Our Solo Ager clients often ask, “Do I have to tell an heir that I’ve named them in my will?” For one reason or another, you may not be sure what to do. We will discus the pros and cons of telling your heirs they have been named in your will.
Do heirs have to be notified?
You are not legally required to notify your heirs when you make your will. However, once you die and your executor begins the probate process, your executor is required to notify your heirs that they are named in the will. In fact, the executor must send a copy of the will to the heirs. This means the heirs will also see who the other heirs are and what they will inherit.
Why not tell your heirs?
First of all, nothing is final. There is a good chance you might change your will again before you die. It would be pretty awkward to tell someone that they are inheriting something, and then you change your mind. You don’t want to cause drama between you and your heirs, or among the heirs themselves. Suppose you have two nieces between whom you were going to split your estate 50/50. Then they find out that you’ve changed it to 75/25. This will create an awkward situation among all of you, especially if the nieces are sisters.
You may find that once you tell your heirs what they will inherit, the heirs’ behavior changes. It could feel as if you are dangling their inheritance in front of them. Or maybe the ones inheriting the most won’t try as hard to win your favor or hang around as much, since they feel secure in what they plan to receive.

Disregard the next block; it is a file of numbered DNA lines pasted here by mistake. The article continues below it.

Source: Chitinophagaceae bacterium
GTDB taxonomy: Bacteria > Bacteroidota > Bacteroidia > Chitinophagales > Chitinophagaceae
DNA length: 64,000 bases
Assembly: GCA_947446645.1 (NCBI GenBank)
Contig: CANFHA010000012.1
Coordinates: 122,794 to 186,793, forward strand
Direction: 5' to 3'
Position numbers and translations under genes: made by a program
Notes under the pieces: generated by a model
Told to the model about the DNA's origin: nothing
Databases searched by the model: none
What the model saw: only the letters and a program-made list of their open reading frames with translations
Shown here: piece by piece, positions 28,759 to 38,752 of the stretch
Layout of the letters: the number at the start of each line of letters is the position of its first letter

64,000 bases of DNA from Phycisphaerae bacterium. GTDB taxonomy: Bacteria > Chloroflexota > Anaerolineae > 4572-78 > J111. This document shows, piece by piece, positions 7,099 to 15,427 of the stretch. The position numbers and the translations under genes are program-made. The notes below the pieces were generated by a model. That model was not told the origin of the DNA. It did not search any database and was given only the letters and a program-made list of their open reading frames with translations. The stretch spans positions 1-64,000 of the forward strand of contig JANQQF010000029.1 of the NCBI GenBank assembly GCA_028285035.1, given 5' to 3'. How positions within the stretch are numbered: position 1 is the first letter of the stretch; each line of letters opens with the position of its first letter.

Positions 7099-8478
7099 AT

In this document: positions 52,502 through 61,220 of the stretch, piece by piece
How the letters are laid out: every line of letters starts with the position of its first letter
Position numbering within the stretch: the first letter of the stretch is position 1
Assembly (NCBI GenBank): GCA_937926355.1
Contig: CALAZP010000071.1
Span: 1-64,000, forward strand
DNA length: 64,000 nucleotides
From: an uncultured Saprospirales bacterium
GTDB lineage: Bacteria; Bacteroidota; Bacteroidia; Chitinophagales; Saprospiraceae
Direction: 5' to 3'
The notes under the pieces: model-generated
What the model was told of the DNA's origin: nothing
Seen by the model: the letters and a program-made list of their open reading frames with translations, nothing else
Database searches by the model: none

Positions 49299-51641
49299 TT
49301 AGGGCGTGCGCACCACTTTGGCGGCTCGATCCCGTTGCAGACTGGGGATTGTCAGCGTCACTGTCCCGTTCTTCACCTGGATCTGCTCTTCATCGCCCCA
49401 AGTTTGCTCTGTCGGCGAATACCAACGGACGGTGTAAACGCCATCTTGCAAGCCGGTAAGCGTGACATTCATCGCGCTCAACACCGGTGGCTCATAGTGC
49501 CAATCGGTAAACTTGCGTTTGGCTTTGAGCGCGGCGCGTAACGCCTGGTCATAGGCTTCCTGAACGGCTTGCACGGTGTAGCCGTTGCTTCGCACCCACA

When to tell heirs
Generally, I don’t recommend telling your heirs what they will specifically inherit for the reasons described above. However, there are times when it makes sense to tell them. One reason is to help them plan for the future. Say you have a niece with school-aged children, and she is struggling to figure out how much to save up for college. You know that by the time her children are in college, you won’t be around. You can let your niece know that they will receive an inheritance to take care of those costs. This news could alter how aggressively she saves, which will make their lives easier now (not just when the inheritance comes). Just remember – once she relies on this information to set her financial plan, it will not look good if you change your mind!
If you are not planning on giving much to your heirs or you plan to give mostly to charity, then set expectations for your heirs. Let them know that you plan to give your wealth to charities and for them not to expect a large inheritance. Doing this can help avoid hard feelings after your death. If you have a relative who’s expecting to receive a lot and they find out after you pass that it’s going to charity, it may tarnish your legacy in their eyes. But if you set expectations before you pass, then the heirs will be prepared.
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